4th Sunday of Advent
2 Samuel 7:1-5, 8b-12, 14a, 16
We conclude the Advent season this week, bringing to a head basic perceptions about the coming celebration of the birth of Jesus Christ. A certain highpoint is reached today. It concerns the breaking through of a major, perhaps THE major, revelation God wishes to transmit to us: that He is a Creator God, the ultimate source of life-and that an appreciation of life is the best way to "understand" Him.
Christmas Day itself will address this life theme best of all, in the form of the infant born of Mary. But, by way of immediate preparation for this break-through manifestation, we hear God instruct the submissive prophet Nathan today about what He has been about throughout the history of the Jewish people leading up to David, almost as if God is miffed, as a provoked teacher, that such a prized student as Nathan could overlook a very important fact: God has been busy firming up the house of David as a fertile source of life for Israel.
And today’s reading from St. Paul supports the tenor of this insight, laying out "the mystery kept secret for long ages" about the revelation of God through Jesus Christ as eternal and wise, as He brings to completion the full manifestation of Himself in the living person of Jesus. Who better illustrates St. Irenaeus’: "The glory of God is man fully alive"?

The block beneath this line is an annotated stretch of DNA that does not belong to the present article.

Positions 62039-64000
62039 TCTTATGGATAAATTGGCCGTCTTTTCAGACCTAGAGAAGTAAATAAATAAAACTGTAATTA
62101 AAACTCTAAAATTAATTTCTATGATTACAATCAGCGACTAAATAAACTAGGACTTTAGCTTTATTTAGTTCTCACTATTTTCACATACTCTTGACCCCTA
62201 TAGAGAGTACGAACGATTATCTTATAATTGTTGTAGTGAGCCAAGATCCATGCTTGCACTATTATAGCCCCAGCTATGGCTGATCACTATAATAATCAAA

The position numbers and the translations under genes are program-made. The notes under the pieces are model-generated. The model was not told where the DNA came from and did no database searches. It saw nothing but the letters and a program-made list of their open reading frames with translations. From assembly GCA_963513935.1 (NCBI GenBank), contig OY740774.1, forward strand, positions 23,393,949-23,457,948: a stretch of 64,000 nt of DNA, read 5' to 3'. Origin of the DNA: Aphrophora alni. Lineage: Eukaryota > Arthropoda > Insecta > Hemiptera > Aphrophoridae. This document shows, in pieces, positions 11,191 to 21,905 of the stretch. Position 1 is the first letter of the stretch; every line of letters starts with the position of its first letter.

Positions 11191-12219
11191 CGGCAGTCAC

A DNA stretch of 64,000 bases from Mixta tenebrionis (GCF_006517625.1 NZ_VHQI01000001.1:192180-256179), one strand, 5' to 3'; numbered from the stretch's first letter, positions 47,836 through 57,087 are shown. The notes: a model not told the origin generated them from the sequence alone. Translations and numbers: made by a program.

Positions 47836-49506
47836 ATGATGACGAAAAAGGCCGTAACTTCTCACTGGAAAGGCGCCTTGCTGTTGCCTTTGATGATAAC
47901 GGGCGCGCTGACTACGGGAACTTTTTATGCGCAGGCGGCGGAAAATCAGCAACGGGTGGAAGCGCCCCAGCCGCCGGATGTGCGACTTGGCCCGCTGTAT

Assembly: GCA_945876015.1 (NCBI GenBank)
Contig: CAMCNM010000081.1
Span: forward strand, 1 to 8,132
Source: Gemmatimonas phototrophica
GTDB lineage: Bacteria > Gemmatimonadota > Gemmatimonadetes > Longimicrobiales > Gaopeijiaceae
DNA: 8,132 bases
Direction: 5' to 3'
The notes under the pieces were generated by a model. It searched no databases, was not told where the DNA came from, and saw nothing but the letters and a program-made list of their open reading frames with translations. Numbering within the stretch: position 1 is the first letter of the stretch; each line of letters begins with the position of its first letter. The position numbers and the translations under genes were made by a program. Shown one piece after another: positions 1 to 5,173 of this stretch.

The climax of this exposition of Who God is takes place in the words of Gabriel to Mary-words focusing on the new life-form to come about in her, Who will also be the Son of "the Most High": a double life-form, so to speak, to make unmistakably clear how God wants to reveal Himself to us: under the guise of life.
This revelation of God as One Who brings forth life is a manifestation of Himself as Creator. This is how He wishes to be known. The current insistence of the church on the worth and dignity of life is not only aimed at safeguarding vulnerable human life, but also at laying down an apologetic for coming to appreciate God for Who He is: the source and creator of life. Christmas leads to an appreciation, not only of infant life, but also of divine life.
Fr. Sebastian MacDonald, C.P. is a member of the Passionists community at Catholic Theological Union, Chicago.